Thursday, May 09, 2019

M87 reconstruction by the Event Horizon Telescope project

** Nuit Blanche is now on Twitter: @NuitBlog **

Credit: Event Horizon Telescope Collaboration
We talked about M87 before but as far as I can see the most recent black hole images do not seem to use sparsity driven reconstruction techniques. Here is the Event Horizon Telescope page that featured this beautiful reconstruction of the M87 black hole and the attendant papers connected to this press release:

The Galactic Center supermassive black hole Sagittarius A* (Sgr A*) is one of the most promising targets to study the dynamics of black hole accretion and outflow via direct imaging with very long baseline interferometry (VLBI). At 3.5 mm (86 GHz), the emission from Sgr A* is resolvable with the Global Millimeter VLBI Array (GMVA). We present the first observations of Sgr A* with the phased Atacama Large Millimeter/submillimeter Array (ALMA) joining the GMVA. Our observations achieve an angular resolution of ~87{\mu}as, improving upon previous experiments by a factor of two. We reconstruct a first image of the unscattered source structure of Sgr A* at 3.5 mm, mitigating effects of interstellar scattering. The unscattered source has a major axis size of 120 ±34{\mu}as (12 ± 3.4 Schwarzschild radii), and a symmetrical morphology (axial ratio of 1.2+0.3−0.2), which is further supported by closure phases consistent with zero within 3{\sigma}. We show that multiple disk-dominated models of Sgr A* match our observational constraints, while the two jet-dominated models considered are constrained to small viewing angles. Our long-baseline detections to ALMA also provide new constraints on the scattering of Sgr A*, and we show that refractive scattering effects are likely to be weak for images of Sgr A* at 1.3 mm with the Event Horizon Telescope. Our results provide the most stringent constraints to date for the intrinsic morphology and refractive scattering of Sgr A*, demonstrating the exceptional contribution of ALMA to millimeter VLBI.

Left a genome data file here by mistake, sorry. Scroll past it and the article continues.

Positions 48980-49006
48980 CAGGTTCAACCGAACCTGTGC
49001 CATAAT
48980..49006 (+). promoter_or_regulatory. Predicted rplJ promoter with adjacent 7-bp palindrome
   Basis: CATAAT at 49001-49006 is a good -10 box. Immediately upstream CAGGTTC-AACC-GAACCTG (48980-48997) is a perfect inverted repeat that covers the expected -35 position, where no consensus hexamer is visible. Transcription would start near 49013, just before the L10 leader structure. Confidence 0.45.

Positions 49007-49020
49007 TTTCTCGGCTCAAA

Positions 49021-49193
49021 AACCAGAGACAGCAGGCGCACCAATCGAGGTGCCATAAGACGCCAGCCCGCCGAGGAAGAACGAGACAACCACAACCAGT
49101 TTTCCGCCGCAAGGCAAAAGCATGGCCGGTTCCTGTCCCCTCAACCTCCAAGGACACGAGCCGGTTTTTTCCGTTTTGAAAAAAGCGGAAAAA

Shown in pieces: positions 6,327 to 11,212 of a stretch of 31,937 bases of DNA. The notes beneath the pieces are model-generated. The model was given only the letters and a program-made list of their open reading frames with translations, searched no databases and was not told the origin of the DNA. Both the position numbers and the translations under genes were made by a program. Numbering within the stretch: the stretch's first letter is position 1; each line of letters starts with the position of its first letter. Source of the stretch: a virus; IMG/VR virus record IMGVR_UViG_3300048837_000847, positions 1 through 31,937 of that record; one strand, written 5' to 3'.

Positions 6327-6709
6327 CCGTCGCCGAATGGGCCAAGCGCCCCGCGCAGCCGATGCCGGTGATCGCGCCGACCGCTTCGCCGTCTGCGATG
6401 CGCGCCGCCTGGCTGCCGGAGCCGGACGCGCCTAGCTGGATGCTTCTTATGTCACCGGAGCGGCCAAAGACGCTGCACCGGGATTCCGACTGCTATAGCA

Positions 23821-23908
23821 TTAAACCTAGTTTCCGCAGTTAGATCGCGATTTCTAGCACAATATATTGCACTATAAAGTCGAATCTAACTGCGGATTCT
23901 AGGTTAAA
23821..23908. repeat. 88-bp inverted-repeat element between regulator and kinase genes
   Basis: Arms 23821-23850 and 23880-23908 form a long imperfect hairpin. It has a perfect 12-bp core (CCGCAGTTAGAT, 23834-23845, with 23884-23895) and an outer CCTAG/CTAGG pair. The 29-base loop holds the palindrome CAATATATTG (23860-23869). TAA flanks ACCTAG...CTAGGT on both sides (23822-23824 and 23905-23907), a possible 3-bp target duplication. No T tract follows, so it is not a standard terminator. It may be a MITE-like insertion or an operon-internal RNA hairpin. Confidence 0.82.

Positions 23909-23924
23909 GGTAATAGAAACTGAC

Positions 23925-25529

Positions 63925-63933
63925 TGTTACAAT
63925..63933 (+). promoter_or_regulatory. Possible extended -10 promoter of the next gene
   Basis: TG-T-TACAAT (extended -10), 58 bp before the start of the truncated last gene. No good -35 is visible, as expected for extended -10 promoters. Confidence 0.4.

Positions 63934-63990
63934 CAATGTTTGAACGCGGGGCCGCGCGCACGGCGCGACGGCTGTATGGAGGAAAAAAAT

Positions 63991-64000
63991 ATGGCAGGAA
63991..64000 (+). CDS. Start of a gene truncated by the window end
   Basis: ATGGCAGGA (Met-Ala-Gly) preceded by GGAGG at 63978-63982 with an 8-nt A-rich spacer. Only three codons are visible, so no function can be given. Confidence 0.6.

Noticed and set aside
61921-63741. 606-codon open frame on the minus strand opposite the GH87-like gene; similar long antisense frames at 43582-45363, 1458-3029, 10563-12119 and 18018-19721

Very long baseline interferometry (VLBI) is a technique for imaging celestial radio emissions by simultaneously observing a source from telescopes distributed across Earth. The challenges in reconstructing images from fine angular resolution VLBI data are immense. The data is extremely sparse and noisy, thus requiring statistical image models such as those designed in the computer vision community. In this paper we present a novel Bayesian approach for VLBI image reconstruction. While other methods often require careful tuning and parameter selection for different types of data, our method (CHIRP) produces good results under different settings such as low SNR or extended emission. The success of our method is demonstrated on realistic synthetic experiments as well as publicly available real data. We present this problem in a way that is accessible to members of the community, and provide a dataset website (this http URL) that facilitates controlled comparisons across algorithms.

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